From Hans Rudolph Saabye, 12 April 1803
Copenhagen ye. 12 April 1803
The last letter, which I had the honor to address to you, bore date the 11 Sept. last. The Circulary, issued by the Department of State of 26 August last, reached me a few days ago. Due Attention will be paid to its contents, begging leave to refer, to what I had the honor to report the 16. Jan. of last Year, with that respect. And if you now will permit me, I add this one Remark, that the Allowance of 12 cents diem for a sailor’s maintenance, is quite insuficient for their support, not only here, but also at the greater part of the large Trading Cities, and ought to be stippulated at as much again, lest they might be exposed to real Want. The pay for common Workman is here about 40 cents a day.
Our Winter has been rather severe and tedious, and Navigation only opened of late. Nevertheless we have had several arrivals from the united States.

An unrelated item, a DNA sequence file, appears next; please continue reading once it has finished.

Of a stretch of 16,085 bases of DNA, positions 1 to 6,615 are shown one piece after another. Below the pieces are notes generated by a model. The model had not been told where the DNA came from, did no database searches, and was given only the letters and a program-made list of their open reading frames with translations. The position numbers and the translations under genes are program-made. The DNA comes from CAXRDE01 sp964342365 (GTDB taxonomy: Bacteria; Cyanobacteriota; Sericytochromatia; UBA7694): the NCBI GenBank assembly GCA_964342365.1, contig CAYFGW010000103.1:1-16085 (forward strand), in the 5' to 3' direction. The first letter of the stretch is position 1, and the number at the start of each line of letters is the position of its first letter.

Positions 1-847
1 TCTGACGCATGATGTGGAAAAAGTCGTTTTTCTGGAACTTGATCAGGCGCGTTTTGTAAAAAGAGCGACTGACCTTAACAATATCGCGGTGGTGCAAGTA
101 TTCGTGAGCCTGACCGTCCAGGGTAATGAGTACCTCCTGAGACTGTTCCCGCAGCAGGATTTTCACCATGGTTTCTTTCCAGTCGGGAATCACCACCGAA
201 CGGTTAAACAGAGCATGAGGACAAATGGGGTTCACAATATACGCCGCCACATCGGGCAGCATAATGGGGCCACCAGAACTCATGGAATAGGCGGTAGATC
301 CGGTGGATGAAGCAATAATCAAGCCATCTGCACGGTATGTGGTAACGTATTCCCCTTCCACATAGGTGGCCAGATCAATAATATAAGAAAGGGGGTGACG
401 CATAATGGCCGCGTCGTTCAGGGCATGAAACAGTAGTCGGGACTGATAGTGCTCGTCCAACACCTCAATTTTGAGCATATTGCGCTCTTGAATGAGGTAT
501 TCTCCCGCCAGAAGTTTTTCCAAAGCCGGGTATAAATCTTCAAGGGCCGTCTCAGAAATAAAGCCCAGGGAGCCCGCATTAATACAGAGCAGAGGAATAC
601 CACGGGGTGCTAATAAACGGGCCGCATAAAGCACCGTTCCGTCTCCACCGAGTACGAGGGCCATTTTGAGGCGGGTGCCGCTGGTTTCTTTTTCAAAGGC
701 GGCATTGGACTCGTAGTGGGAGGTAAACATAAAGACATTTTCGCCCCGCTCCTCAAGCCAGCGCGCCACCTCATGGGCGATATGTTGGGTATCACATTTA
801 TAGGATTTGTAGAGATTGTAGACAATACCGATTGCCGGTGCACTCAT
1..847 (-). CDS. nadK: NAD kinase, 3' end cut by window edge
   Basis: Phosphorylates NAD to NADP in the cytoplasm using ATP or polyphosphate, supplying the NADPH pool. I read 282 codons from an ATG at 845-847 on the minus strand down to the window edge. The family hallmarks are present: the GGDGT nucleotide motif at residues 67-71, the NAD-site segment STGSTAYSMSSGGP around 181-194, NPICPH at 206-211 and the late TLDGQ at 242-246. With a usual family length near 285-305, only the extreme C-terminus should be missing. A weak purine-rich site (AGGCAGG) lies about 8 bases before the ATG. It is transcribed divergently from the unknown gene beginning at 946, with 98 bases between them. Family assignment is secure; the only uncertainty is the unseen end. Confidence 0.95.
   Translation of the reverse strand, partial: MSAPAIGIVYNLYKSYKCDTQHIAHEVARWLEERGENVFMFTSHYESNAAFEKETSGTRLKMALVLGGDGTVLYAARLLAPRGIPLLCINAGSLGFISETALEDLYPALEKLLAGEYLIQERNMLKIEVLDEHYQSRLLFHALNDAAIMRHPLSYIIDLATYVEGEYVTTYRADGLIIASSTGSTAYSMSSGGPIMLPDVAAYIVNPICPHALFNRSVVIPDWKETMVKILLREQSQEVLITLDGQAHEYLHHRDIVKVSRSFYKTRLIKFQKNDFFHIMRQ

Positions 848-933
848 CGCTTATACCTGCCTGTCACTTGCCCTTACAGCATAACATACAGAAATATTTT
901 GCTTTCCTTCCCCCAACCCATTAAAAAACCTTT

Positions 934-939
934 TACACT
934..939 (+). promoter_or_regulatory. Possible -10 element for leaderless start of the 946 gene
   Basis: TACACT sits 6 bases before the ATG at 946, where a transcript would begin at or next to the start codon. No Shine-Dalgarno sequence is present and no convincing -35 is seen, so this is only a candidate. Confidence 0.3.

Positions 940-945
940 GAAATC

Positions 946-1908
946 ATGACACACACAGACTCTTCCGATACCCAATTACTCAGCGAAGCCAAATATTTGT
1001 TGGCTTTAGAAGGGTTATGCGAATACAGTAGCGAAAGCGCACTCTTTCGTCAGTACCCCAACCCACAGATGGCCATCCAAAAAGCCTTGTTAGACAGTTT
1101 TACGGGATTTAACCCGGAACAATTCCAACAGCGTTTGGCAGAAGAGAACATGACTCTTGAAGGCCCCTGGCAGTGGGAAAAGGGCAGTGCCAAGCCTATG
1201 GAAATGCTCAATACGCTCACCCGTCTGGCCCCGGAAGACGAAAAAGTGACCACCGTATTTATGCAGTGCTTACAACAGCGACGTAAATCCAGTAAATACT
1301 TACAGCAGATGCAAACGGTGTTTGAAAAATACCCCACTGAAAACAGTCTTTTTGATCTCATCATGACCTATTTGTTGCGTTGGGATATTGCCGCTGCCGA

The Situation of Trade must for a great part depend on the Issue of the Negotiations, now pending, respecting the misunderstanding which has arisen ⟨bet⟩ween England and france. Notwithstanding the very gloomy appearances, which this contest offers now, it is to be hoped, and devoutly to be wishe⟨d,⟩ that matters may take a more peaceable turn.
Here we are as yet quite tranquil. The only Equipment which has been made, is a frigate, destined for the Mediterrenean to protect the danish Trade there. I beg leave ⟨to⟩ hand you inclosed, the usual List of the Ship⟨s⟩ belonging to the united States, which passed t⟨his⟩ Year to and from the Baltic. I have the honor to remain with due respec⟨t⟩ Sir Your mo. obed & mo. hble. Se⟨rvt.⟩
H. R. Saabye